A collection of finds
Archaeologists believe that the archaeological site of the Wari period dates back to B.C. He says it dates back to between 800 and 1000. It was found in the Cajamarca region, 900 kilometers north of Lima. Japanese archaeologist Shinya Watanabe says that there are two burial chambers in the area with pits for placing mummies and offerings to ancestors.
Each of the burial chambers consists of two levels, and each has five niches in the walls containing offerings such as mollusc shells, pottery shards, and a tripod plate with three conical supports.
A dish found during excavations / Photo: Peruvian Ministry of Culture
This is a great discovery because archaeologists were looking for evidence of the Wari culture.
– He convinced Watanabe, a professor at Nansan University in Japan.
A scroll with a female pattern, a black ceremonial vessel, two ceramic wind instruments and two copper buckles were also found.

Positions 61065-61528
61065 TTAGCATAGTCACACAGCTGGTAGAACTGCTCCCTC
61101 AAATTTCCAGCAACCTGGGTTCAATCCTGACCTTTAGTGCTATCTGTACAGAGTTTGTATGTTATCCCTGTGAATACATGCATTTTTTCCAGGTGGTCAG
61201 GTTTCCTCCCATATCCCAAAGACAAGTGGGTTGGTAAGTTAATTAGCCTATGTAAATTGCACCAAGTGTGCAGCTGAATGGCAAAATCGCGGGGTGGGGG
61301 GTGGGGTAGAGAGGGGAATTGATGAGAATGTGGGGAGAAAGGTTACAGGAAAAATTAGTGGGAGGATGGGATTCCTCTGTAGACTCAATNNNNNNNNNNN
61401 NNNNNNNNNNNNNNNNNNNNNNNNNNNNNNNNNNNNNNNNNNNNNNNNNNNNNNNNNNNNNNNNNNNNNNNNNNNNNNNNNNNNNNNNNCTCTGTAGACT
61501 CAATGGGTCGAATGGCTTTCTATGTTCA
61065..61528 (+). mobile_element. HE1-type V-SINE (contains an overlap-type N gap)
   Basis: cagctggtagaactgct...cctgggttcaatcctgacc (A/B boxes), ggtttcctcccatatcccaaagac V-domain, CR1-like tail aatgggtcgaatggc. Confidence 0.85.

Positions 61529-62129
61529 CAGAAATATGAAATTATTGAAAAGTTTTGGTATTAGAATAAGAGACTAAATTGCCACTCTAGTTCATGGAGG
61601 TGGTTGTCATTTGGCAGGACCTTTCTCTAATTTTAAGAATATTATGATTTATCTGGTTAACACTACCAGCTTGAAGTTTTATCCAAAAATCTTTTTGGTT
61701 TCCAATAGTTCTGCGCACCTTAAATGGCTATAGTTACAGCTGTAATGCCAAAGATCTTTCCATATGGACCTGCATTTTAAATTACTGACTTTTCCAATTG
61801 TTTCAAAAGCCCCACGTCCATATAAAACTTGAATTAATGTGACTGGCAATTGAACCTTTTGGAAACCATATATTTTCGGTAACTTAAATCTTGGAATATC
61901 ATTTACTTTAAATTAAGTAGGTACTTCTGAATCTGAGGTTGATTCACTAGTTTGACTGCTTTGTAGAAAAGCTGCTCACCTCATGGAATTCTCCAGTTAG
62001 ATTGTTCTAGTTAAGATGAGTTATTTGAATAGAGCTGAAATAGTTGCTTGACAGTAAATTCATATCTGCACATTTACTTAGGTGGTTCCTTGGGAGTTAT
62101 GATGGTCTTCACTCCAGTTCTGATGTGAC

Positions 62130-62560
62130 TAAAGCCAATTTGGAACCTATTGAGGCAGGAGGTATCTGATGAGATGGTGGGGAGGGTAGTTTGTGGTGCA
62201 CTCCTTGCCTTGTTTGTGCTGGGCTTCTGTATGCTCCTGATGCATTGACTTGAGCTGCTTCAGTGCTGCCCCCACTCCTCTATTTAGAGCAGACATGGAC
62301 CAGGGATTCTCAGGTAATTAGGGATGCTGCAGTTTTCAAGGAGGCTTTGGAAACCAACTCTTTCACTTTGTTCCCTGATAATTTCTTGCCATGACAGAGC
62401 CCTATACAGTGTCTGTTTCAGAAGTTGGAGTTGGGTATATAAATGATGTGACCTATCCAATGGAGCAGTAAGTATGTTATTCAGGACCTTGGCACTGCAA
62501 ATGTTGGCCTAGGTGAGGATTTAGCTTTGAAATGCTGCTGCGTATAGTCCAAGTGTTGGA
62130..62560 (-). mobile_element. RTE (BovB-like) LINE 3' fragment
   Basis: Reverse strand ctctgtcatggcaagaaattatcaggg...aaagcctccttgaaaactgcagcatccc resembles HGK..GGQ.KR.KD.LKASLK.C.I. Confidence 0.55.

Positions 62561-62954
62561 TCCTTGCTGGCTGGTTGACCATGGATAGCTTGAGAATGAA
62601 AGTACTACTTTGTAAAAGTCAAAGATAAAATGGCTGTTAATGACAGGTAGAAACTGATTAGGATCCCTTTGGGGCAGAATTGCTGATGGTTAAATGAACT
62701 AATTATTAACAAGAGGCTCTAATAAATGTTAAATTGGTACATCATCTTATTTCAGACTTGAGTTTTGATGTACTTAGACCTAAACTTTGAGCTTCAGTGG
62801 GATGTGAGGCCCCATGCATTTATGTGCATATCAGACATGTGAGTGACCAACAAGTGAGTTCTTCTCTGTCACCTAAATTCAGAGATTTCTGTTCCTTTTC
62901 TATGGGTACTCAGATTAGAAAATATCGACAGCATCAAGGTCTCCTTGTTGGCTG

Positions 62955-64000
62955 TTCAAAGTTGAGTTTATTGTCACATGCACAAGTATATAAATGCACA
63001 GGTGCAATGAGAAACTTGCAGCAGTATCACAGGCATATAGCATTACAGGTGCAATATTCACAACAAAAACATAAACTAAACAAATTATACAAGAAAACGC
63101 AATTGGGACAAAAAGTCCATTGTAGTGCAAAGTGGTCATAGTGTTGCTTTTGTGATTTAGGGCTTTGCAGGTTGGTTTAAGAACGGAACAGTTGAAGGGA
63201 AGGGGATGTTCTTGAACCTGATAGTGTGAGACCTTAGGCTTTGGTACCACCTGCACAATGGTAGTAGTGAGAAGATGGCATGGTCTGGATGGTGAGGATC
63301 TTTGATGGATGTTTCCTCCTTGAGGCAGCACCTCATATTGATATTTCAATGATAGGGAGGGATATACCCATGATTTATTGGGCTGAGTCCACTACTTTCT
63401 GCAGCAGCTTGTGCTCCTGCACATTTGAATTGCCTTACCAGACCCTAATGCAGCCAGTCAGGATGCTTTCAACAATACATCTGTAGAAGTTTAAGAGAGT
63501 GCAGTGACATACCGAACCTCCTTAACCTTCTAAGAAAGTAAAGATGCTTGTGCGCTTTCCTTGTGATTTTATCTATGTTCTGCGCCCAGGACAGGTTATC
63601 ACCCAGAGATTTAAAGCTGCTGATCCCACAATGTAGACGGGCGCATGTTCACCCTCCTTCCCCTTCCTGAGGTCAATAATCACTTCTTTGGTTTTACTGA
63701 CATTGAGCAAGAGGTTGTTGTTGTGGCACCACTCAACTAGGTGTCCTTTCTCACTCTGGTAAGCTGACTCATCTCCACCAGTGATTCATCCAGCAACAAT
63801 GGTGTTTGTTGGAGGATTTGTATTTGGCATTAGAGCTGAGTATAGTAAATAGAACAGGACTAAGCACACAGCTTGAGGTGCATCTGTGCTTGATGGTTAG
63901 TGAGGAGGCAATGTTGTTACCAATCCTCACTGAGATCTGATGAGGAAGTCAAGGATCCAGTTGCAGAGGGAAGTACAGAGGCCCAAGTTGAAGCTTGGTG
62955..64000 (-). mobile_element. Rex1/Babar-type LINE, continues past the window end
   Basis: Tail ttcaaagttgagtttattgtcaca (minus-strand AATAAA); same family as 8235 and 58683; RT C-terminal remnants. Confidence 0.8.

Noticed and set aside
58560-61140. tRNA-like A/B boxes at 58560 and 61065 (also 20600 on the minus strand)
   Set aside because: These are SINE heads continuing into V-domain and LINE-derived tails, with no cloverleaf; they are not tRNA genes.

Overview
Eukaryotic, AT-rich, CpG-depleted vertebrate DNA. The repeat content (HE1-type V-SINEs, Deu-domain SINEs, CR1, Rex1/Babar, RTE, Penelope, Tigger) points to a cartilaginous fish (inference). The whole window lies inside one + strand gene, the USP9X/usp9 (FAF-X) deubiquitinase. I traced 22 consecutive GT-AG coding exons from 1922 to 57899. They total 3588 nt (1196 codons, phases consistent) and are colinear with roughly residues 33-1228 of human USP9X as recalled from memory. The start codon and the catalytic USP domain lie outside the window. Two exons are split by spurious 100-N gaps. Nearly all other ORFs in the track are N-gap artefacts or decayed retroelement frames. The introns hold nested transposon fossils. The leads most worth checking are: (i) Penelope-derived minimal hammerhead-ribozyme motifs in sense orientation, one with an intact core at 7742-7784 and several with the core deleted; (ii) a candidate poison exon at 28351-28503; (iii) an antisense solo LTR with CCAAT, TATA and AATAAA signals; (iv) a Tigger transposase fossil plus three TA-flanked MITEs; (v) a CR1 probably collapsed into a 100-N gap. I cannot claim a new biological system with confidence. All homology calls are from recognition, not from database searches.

Findings on the Wari culture / Photo Peruvian Ministry of Culture/AFP/PIATB
Many people of different origins lived in this place, which covered an area of approximately 24 hectares. It was a ceremonial center dedicated to the ancestor cult. The findings allow us to understand the “lifestyle and ritual practices” of the ancient societies living in this region.
The Wari culture existed in what is now Peru between the 7th and 13th centuries, but by 1100 AD these people were conquered by the growing Inca Empire.
The Peruvian Ministry of Culture noted that the main aim of the study was to understand the socio-political culture of the Cajamarca region during the Middle Horizon period. There are now many tours here showing people both the excavations and the things found.
Excavations / Photography Peruvian Ministry of Culture/AFP/PIATB
Source: 24 Tv
I’m Maurice Knox, a professional news writer with a focus on science. I work for Div Bracket. My articles cover everything from the latest scientific breakthroughs to advances in technology and medicine. I have a passion for understanding the world around us and helping people stay informed about important developments in science and beyond.